you’d say, is an unworthy name
for what we’re after.

What we’re after
is not that clear to me, if politics
is an unworthy name.

When language fails us, when we fail each other
there is no exorcism. The hurt continues. Yes, your scorn
turns up the jet of my anger. Yes, I find you
overweening, obsessed, and even in your genius
narrow-minded – I could list much more –
and absolute loyalty was never in my line
once having left it in my father’s house –
but as I go on sorting images of you
my hand trembles, and I try
to train it not to tremble.

The aged: A life of training

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“How the gravitational field behaves when it heats up is still an unsolved mystery.” – Seven Brief Lessons in Physics (Carlo Rovelli)

J said to me: “You seem to be someone who is blissfully, refreshingly, enviably free of… pressure.”

Perhaps this too is an unsolved mystery. It took time to be this calm. Or indifferent. (Picture John Hannah here, menacingly responding to an entreaty to calm down: “I’ve never been more calm.” I’d include the video but couldn’t find it.) Pressure isn’t building, even if heat bubbles up under the surface. That’s different: but how does the gravitational field behave when it heats up? We all want to know. But it’s probably not a pressure cooker.

Calm, one would think, comes with age. But not really. It’s an individual thing. Some continue to grow more uptight, rigid and agitated as time goes on and responsibilities, decisions and grievances accumulate. I, on the other hand, have moved slowly in the opposite direction. Is it some discipline that was once conscious that shifted imperceptibly into a natural, unconscious behavior? Some form of lifelong training?

FROM The Spirit of Place
-Adrienne Rich

Are we all in training for something we don’t name?
to exact reparation for things
done long ago to us and to those who did not

survive what was done to them    whom we ought to honor
with grief    with fury    with action
On a pure night    on a night when pollution

seems absurdity when the undamaged planet seems to turn
like a bowl of crystal in black ether
they are the piece of us that lies out there
knowing    knowing    knowing

But it does not matter. Not the why or how. Just that I am.

Many things that end up attributed to age, aging or being aged, may not in fact be related to age. Duh. Experience, and perhaps even more importantly, openness to experience, imbues one with a curiosity and, as Erich Fromm describes it, a concentration/sensitivity. It is learning to stand on your own two feet, to be freely alone, to embrace patience, to be sensitive not only to oneself but to others. I am not always good at these things, but it is a process:

“If I am attached to another person because I cannot stand on my own feet, he or she may be a lifesaver, but the relationship is not one of love. Paradoxically, the ability to be alone is the conditions for the ability to love. Anyone who tries to be alone with himself will discover how difficult it is.”

“To have an idea of what patience is one need only watch a child learning to walk. It falls, falls again, and falls again, and yet it goes on trying, improving, until one day it walks without falling. What could the grown-up person achieve if he had the child’s patience and its concentration in the pursuits which are important to him!”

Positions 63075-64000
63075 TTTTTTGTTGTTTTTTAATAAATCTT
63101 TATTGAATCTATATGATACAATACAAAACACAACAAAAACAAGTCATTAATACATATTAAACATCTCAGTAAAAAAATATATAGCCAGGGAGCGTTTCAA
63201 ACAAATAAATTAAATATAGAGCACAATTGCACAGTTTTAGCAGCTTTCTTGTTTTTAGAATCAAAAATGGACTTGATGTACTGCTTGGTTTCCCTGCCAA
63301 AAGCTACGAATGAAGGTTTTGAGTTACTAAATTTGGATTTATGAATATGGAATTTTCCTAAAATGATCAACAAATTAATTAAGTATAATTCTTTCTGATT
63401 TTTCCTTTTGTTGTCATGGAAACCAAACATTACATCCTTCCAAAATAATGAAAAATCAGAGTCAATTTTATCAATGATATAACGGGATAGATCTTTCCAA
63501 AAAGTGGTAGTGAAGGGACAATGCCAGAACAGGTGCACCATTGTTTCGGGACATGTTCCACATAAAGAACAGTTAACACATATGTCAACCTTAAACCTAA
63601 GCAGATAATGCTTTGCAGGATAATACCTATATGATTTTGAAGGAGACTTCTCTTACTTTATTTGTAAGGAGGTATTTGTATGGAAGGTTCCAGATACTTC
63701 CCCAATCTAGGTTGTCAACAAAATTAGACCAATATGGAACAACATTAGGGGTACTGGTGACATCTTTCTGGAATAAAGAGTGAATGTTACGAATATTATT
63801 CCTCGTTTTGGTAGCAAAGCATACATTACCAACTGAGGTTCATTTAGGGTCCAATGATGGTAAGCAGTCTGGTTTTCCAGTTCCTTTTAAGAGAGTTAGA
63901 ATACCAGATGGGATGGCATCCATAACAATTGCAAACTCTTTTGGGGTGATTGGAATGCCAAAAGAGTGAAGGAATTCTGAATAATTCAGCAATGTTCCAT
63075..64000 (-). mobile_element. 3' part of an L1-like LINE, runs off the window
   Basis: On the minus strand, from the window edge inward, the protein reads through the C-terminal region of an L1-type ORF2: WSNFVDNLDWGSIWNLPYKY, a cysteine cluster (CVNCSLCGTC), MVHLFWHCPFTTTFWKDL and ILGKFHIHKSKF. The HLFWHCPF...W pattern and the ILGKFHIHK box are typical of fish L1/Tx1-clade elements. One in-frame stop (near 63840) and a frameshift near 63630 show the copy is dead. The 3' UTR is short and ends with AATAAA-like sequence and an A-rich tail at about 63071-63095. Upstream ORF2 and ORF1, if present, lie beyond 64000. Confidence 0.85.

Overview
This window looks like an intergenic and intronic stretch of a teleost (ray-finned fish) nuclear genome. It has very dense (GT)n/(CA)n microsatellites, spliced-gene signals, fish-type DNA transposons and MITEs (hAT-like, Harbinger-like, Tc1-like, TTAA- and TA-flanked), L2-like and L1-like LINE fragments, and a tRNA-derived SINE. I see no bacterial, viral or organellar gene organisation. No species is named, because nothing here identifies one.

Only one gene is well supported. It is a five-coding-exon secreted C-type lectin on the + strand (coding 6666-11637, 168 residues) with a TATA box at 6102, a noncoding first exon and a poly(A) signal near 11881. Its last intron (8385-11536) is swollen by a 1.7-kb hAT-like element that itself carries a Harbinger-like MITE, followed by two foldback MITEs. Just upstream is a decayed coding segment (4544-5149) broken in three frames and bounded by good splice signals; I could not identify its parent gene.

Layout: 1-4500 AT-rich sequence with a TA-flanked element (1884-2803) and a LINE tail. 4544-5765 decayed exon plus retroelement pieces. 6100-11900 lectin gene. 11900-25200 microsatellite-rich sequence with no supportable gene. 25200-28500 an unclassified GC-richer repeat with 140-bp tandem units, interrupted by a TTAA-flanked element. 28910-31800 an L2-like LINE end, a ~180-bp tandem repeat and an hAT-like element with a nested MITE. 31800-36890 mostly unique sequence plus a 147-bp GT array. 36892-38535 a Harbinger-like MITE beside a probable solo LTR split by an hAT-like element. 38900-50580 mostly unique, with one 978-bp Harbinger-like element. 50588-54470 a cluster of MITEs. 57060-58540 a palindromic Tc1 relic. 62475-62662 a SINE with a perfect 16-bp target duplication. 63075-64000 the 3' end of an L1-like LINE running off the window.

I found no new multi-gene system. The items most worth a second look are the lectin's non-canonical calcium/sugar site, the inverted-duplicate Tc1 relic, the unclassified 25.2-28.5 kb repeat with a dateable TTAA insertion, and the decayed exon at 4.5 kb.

Mature sex: Stay calm, but hot

Embracing age, being alone and even the fundamentals of unconditional love (as a concept), we are still left with our bodies and the demands they make. And then what is most telling is how one thinks about the sexuality of the aged/aging. I’m calm, facing the realities of wild and dramatic corporeal metamorphosis (when is the body not changing, either from uncontrollable forces or our own manipulations?) and half a lifetime of experience and observation. I know the story isn’t finished. We are not a very mature society, at least from an anglo-world perspective, imagining sexuality to be the domain of the young, nubile, and virile, turning away from and denying that it may very well drive us at all ages, continuing to add fuel to the fire of our lives, until the end.

In a somewhat related sphere, I have come to evaluate the people I meet based on how they react to a specific film: Cloud 9/Wolke 9 (a German film – not the Disney film). I wrote about it before. Basically it’s a story of average, normal senior citizens and their love and sex lives. It acknowledges how the body, how the perspectives, how the perceptions, how the wants and desires change. Do you stop wanting sex – or, more importantly, the intimacy of being with someone with whom you can talk and laugh and be understood through it all just because you’re old? No. I keep coming back to and referring to this film. Not that it was a masterpiece, but I have rarely seen these issues that we will all face depicted in a real, honest and stark way. Somehow “old people sex” as a topic is the butt of sitcom jokes and lines the pockets of big pharma.

I tell everyone I meet about Cloud 9 and gauge their reaction. I don’t love or rely on knee-jerk reactions and wholesale judgments based on something like this, but their immediate reaction gives me a glimpse of how the person works – and ultimately about their respect and compassion for the aged, for others, for themselves – and the aged people we will all become. A reaction of disgust or laughter causes me to pull back mentally. And frankly this is the reaction I usually get. Except from senior citizens, generally, although even they often tell me, “I would not want to see that.” Then I actually brought it up with someone recently, who said, “I saw that film at a festival. I found it very moving.”

After wading through so much nonsense, and living a life of experience and training “for something we don’t name”, that is exactly what I wanted to hear.

Photo (c) 2013 pelican used under Creative Commons license.